When you are writing, it is wise to employ a meta-relationship to your readers; if something absurd or magnificent happens in the scene, and if your characters do not respond to the ridiculousness, or to the awe-inspiring elements of your writing, they (the characters) will begin to feel just a little bit wooden to the reader.
Example: I was doing a play outdoors once, and a very low and loud airplane went over our heads. The sound of the airplane was so loud that everyone in the audience turned and looked up. The actors could not be heard over the roar of the engines.
Now, the actor who was speaking could have “stayed in the scene,” and pressed on with her dialogue. If she had done this, the audience would have lost several lines of dialogue.
The actor could have paused, and then pressed on dutifully with the scene as soon as the sound had faded. The audience would have felt jolted out of the scene, but all would have been reasonably well after the interruption.
Instead, the actor employed a bit of meta-story; as soon as the plane’s roar had faded, she turned to the audience, breaking the fourth wall, and informed them that she (as her character) had returned from her long travels (the character was in the midst of a homecoming) on just such a plane as that.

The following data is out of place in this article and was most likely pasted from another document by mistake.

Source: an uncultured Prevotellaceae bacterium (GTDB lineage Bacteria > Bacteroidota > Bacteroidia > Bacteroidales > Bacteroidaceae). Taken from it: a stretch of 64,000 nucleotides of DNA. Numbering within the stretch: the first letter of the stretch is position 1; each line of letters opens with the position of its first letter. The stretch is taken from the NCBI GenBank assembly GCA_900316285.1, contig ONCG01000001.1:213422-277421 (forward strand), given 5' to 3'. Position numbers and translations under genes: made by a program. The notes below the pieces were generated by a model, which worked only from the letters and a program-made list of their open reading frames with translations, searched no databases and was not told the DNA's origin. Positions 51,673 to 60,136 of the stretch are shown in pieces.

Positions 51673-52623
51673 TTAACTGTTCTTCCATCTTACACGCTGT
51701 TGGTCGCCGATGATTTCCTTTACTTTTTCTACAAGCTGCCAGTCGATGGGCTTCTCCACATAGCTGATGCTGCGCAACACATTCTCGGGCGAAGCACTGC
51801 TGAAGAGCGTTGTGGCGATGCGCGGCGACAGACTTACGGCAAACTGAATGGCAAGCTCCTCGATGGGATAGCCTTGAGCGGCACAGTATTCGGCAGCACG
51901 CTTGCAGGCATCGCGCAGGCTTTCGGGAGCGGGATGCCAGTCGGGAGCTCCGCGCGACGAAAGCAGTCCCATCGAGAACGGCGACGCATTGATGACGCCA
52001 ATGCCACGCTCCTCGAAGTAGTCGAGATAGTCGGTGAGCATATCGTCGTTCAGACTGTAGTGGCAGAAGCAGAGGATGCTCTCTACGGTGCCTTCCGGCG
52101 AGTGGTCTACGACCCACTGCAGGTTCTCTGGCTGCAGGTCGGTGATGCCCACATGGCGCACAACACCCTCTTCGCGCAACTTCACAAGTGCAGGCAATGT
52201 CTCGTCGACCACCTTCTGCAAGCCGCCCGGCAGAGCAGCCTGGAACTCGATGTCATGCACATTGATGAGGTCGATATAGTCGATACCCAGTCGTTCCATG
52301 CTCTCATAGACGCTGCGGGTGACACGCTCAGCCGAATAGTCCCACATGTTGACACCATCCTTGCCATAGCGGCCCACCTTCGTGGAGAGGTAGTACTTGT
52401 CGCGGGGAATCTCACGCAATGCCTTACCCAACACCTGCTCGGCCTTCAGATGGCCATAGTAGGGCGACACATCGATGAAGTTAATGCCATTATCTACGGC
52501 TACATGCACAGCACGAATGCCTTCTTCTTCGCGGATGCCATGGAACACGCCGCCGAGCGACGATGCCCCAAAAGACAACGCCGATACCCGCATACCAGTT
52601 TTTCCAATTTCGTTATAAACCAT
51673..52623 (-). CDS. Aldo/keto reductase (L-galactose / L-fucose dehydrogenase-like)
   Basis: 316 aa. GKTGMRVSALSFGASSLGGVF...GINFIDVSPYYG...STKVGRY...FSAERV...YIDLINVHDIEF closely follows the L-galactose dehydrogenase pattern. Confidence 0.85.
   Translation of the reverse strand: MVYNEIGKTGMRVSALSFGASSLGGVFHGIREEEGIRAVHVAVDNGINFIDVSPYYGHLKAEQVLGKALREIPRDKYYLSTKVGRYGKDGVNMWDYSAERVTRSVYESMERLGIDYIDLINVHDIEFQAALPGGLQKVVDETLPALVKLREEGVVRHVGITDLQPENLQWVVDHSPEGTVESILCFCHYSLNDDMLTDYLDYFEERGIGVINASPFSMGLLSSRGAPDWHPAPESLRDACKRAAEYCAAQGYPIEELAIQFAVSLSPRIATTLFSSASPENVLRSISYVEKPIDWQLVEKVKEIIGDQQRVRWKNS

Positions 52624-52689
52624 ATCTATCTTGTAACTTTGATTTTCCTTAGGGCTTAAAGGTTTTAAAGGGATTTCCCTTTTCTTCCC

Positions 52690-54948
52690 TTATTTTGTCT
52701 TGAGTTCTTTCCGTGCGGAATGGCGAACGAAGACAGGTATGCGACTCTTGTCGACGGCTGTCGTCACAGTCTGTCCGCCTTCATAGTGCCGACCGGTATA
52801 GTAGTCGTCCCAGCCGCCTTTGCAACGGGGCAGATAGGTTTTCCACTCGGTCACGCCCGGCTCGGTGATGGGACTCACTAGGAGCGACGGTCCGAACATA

The audience laughed; they were delighted. The actor was flush with victory; the scene proceeded smoothly. Magic had just occurred.
The audience had, in real time, experienced a disturbing interruption. The actor, seizing on the moment, had enhanced the play, and grounded the scene in the interruption that had occurred.
The audience was left with the sense that the actors (storytellers) were reliable, because they could and would respond to the reality that the audience was experiencing.
When your reader is reading your book, they are experiencing, on a semi-visceral level, the reality within the scene. If, for example, a key character begins to act out of sorts, because you know he’s going to reveal an important secret soon, at least one, and preferably several of the other characters need to notice and acknowledge the same reality that the reader is experiencing. If a well-established character starts to sulk in corners, and make dark and meaningful glances at the heroine, the heroine, the chambermaid, and the court jester had all better notice this behavior just as much as the reader is meant to.
Acknowledging,and participating in the reality that you are constructing for the reader, and allowing your characters to participate in “the real story,” or “what is REALLY going on,” lends authenticity and emotional vibrancy to your book.
Embrace meta-story. Your readers will think your writing is realistic and eerily deep.